Ahmed Adel, Cairo-based geopolitics and political economy researcher.
The joint exercises between the Belarusian and Russian Air Forces, which are currently being held in Belarus, are of a defensive nature and are a response to the collective threat the two countries face from NATO and neighbouring Ukraine. These exercises are being held at a time when the West is pushing Kiev to open a new front against Belarus, which is of particular importance because Poland is massing troops on its eastern border.
Western countries have significantly increased their provocations by conducting military exercises, concentrating its troops, and amassing heavy weapons near the Russian-Belarusian borders. Just as Russia was drawn into conflict with Ukraine because of the country’s unrelenting willingness to carryout Washington’s demands, even if its contrary to its own interests, the West hopes that Belarus can be drawn into the war in a much deeper way.
The joint air force exercises began on January 16 and will last until February 1. The main goal of the exercises is to increase operational compatibility in joint combat tasks, something of critical importance given the war waging in neighbouring Ukraine, and in which Kiev is being financed by the tens of billions of dollars. None-the-less, it must be noted that the deeper integration of the Russian and Belarusian militaries began long before Moscow launched its special military operation in Ukraine.
These military exercises also raise speculation on whether Belarus will enter the Ukrainian conflict. Belarus does not want to be drawn into the conflict if it can be avoided, but President Alexander Lukashenko will certainly not shy away either if it is necessary.
Kiev finds itself in a conundrum. On the one hand, Kiev hopes that a Belarusian military operation would force a direct Western intervention in the war. However, if Ukraine is to provoke Belarus, it also runs the risk of the Belarusian military pouring into Kiev, Zhitomir and Chernigov oblasts, thus forcing Ukrainian troops and resources from other fronts, and with no guarantee of a western intervention. The West is content with seeing Ukraine destroy itself in the attempt of weakening Russia, and hopes that Belarus can also be drawn into this mess.
It is recalled that Ukrainian Deputy Interior Minister Yevhen Yenin already told the BBC in December that Ukraine would be bolstering its border with Belarus by allocating further armed forces and ammunition, something which could be used more effectively on its battlefronts with Russia.
If Ukraine is to provoke Belarus into conflict in the hope that it will lead to Western intervention, and the West does not directly intervene, it would be a major disaster. It is this risk-reward factor that Kiev is still debating. Kiev already frequently complains about the West’s lacklustre support and it is highly unlikely that the West will begin directly intervening in Ukraine because Belarus also entered the conflict and in this case the main repercussion for Minsk will be more sanction packages.
At the same time, considering the deterioration of the situation on the western borders of Russia and Belarus in October last year, Lukashenko approved the deployment of a joint regional military group. With the aim of strengthening border defences, the total contingent of the Russian military in the joint group is about 9,000 soldiers. According to earlier announcements, the group will include about 170 tanks, about 200 armoured fighting vehicles, and 100 artillery pieces and mortars.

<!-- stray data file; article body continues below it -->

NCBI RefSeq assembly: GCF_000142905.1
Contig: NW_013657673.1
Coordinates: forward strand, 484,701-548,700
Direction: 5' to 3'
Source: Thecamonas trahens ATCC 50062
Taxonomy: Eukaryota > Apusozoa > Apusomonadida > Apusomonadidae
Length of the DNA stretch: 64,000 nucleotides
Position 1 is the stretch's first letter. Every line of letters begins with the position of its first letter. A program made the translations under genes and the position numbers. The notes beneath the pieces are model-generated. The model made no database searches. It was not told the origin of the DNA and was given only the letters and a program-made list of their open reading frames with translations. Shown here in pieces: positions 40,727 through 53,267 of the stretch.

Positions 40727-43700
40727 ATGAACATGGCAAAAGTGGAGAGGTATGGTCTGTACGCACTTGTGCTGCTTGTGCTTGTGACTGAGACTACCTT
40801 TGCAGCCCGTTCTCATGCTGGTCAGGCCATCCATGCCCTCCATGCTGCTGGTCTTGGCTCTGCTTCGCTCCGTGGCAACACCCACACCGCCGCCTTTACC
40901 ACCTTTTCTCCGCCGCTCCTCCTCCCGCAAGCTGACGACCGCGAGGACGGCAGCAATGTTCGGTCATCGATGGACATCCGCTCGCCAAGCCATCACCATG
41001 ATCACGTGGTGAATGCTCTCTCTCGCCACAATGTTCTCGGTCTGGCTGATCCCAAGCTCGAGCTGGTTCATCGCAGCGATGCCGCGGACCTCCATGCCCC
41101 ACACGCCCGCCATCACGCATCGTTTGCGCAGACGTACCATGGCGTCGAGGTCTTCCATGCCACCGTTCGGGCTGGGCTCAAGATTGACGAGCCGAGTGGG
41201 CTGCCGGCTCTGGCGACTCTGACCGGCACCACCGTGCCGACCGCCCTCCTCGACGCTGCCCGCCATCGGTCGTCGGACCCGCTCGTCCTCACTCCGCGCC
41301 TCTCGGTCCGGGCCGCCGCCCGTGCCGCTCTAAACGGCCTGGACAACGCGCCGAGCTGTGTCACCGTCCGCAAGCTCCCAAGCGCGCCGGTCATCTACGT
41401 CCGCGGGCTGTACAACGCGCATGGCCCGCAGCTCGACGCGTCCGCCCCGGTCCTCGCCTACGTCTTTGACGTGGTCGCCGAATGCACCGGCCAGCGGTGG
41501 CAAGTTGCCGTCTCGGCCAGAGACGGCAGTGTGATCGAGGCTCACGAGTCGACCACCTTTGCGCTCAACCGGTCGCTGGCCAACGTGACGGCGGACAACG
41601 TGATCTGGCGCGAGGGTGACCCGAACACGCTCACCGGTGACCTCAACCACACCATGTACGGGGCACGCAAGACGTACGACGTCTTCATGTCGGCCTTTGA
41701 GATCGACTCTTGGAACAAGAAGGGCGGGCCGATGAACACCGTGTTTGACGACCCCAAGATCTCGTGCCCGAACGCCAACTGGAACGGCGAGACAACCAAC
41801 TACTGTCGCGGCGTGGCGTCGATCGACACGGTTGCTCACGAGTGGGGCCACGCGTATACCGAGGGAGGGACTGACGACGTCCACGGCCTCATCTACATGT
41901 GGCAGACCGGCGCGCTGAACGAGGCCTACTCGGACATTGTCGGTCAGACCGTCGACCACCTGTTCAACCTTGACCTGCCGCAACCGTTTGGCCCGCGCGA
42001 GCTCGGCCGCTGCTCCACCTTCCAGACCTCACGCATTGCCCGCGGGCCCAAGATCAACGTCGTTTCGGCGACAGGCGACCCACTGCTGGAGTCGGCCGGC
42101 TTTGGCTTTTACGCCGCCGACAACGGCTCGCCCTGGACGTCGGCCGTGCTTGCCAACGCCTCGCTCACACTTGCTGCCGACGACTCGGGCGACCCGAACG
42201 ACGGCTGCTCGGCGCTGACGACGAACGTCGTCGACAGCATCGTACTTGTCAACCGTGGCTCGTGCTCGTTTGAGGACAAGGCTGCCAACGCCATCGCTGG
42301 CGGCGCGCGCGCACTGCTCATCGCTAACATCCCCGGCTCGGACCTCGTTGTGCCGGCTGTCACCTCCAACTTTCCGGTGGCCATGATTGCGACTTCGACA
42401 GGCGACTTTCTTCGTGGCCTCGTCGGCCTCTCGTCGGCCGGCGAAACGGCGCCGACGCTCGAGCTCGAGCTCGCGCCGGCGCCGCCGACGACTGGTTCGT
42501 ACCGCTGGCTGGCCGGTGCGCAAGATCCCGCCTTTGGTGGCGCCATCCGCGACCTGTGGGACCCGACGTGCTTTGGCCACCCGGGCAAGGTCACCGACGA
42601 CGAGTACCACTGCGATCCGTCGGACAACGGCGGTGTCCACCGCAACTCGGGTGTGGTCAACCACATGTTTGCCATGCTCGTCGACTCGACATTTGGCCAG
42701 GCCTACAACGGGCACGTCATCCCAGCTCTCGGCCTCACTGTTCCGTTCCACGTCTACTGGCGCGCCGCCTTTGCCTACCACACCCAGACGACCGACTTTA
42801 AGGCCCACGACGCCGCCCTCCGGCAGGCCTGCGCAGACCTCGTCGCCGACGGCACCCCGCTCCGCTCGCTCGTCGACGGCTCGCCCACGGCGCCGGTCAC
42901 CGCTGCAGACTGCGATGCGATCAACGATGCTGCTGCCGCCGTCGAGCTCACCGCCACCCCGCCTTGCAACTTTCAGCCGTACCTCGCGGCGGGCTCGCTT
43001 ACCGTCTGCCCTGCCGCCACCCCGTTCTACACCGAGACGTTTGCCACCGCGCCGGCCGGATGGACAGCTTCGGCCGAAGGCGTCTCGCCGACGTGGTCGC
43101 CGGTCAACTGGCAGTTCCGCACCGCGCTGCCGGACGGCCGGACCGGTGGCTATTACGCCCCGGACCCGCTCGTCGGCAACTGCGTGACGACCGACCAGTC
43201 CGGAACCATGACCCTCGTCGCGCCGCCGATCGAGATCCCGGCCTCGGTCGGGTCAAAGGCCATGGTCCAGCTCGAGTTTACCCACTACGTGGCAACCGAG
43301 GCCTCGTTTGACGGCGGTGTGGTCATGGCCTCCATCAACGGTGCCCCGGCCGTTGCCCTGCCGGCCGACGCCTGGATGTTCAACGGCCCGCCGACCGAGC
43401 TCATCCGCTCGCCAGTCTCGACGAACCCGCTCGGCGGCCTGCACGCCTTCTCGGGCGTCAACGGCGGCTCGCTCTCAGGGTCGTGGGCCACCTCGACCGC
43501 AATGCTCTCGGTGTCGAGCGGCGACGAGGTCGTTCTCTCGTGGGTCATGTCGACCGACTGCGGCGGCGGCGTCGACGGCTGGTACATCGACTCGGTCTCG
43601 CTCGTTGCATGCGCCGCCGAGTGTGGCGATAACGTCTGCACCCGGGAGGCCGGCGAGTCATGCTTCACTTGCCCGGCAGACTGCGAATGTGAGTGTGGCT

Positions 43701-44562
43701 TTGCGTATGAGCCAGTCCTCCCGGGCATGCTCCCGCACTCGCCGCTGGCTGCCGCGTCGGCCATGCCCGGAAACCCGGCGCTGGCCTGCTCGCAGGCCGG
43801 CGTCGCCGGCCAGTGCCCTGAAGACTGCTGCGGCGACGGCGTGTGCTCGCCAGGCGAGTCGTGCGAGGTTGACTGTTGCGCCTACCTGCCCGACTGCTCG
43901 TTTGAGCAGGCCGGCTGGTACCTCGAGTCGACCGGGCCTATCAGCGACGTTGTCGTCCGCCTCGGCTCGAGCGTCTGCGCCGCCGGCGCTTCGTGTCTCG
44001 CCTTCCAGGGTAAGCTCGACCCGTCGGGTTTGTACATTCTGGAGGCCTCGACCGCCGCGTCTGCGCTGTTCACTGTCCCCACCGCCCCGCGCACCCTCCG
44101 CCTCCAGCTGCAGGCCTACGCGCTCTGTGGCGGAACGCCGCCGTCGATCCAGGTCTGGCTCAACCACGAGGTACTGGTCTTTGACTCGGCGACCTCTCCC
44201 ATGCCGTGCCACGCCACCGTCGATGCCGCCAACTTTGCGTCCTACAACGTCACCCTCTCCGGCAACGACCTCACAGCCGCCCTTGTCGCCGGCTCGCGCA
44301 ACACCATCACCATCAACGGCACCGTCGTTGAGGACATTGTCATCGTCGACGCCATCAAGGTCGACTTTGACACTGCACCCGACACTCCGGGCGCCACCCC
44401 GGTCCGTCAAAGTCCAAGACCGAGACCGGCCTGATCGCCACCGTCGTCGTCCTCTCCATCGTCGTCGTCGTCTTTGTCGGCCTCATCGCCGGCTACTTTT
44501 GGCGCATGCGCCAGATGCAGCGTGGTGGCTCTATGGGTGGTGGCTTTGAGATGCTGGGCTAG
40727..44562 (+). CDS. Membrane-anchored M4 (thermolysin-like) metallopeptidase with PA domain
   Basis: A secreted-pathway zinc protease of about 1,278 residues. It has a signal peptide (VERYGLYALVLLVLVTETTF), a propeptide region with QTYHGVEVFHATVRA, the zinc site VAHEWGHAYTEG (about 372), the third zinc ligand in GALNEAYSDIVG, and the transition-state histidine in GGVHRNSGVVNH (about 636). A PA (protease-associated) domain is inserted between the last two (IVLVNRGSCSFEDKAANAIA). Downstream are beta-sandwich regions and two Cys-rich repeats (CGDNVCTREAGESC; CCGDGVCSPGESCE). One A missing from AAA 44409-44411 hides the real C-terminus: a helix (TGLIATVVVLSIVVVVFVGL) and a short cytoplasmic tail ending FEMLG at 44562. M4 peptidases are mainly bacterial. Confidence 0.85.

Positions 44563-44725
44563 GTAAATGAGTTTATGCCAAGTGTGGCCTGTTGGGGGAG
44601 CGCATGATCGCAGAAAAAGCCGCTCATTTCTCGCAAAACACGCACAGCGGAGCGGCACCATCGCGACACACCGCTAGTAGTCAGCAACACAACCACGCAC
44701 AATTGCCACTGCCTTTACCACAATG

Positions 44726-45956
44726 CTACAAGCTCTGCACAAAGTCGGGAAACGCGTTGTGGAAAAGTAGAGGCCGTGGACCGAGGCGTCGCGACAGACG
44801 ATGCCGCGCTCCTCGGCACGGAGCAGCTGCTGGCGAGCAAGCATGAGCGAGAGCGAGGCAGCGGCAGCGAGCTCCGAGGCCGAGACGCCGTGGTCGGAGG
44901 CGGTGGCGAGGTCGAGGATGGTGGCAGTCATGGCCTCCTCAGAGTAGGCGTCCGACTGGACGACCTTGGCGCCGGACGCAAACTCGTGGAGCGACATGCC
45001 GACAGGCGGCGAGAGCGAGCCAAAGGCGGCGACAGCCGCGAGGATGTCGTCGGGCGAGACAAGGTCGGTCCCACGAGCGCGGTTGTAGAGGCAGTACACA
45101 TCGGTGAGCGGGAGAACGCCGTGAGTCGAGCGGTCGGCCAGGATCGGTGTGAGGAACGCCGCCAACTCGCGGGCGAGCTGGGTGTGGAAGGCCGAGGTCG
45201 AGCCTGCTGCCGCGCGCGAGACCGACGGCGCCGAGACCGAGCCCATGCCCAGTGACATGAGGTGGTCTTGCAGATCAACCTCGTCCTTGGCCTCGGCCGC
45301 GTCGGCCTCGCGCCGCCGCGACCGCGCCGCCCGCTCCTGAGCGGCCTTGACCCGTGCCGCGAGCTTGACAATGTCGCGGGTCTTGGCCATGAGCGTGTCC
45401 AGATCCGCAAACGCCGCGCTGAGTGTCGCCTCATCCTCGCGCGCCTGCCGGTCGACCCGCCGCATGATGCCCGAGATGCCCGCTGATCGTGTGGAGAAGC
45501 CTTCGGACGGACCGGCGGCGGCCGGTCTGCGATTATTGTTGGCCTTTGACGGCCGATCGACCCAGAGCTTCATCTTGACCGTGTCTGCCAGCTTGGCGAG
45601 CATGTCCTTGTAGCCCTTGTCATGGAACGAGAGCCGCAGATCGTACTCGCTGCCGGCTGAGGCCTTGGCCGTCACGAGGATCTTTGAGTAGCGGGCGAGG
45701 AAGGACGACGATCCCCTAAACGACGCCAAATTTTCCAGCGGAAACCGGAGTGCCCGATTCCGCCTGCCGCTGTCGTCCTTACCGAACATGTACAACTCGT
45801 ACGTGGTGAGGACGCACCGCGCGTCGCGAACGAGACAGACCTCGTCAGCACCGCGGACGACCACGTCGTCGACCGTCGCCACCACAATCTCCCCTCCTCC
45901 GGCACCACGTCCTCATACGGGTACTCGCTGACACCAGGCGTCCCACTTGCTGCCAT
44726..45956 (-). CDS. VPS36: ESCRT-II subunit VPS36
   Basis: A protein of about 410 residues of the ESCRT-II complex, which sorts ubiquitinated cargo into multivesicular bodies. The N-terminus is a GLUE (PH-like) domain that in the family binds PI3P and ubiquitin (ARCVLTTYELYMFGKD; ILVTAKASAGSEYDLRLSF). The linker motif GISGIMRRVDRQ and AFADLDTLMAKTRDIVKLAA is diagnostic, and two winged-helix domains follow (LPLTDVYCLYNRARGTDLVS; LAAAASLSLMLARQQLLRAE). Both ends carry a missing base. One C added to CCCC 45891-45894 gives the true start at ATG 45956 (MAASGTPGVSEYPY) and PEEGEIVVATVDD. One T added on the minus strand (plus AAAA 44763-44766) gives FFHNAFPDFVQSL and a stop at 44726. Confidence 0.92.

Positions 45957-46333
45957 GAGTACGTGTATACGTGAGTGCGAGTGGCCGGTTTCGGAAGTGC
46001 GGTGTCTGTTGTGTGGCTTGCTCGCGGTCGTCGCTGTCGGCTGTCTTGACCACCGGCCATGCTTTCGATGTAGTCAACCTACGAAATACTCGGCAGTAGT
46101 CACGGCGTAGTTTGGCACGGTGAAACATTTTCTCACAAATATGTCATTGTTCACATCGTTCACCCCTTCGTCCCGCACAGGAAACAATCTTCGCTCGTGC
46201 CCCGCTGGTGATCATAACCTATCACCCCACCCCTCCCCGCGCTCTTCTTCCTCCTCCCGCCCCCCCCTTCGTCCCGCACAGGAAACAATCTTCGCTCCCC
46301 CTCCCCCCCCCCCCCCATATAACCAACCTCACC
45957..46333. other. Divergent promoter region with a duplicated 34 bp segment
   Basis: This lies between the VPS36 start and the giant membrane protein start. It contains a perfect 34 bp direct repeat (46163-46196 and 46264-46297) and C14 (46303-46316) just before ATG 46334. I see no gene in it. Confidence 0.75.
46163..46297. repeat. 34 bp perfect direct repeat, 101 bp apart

Lukashenko previously warned that the West is pushing Ukraine to open a front against Belarus. It cannot be discounted that NATO and some European countries are considering options for aggression against Belarus.
Apart from bordering Russia, Belarus (with an etymology meaning “White Rus”) is sandwiched between the Russophobic countries – Ukraine, Poland, Lithuania, and Latvia. Poland is amassing an army on the eastern border with Belarus, while NATO troops are stationed in the Baltic countries. The latest tanks and planes have arrived in the Baltics, suggesting that there are enough weapons to open another front against Belarus.
It is for this reason that joint air force exercises between Belarus and Russia is critical, especially as the Russian Air Force has a high-level of combat readiness and recent experience (when considering the war in Ukraine, Syria since 2015 and Georgia in 2008), something that the pilots of Ukraine, Poland and the Baltics do not have. For this reason, transferring this combat experience to the Belarusians through joint exercises will also improve the defence and security of Russia.
For now, it is unclear whether Kiev will push ahead in forcing Belarus into conflict. It is highly likely that Washington wants Belarus to be dragged into the war but at the same time it seems to be reluctant to directly intervene if Lukashenko gives the order to attack Ukraine.
Ukrainian President Volodymyr Zelensky has been a useful puppet for the US thus far, however, even he must surely know that forcing Belarus to intervene in the war will only create more problems for the struggling Ukrainian military. At the same time, the Kiev regime since 2014 has been in the habit of serving foreign interests rather than their own, and for this reason, as Ukraine is unpredictable, Belarus must also have high combat readiness in case the Ukrainians do instigate provocations.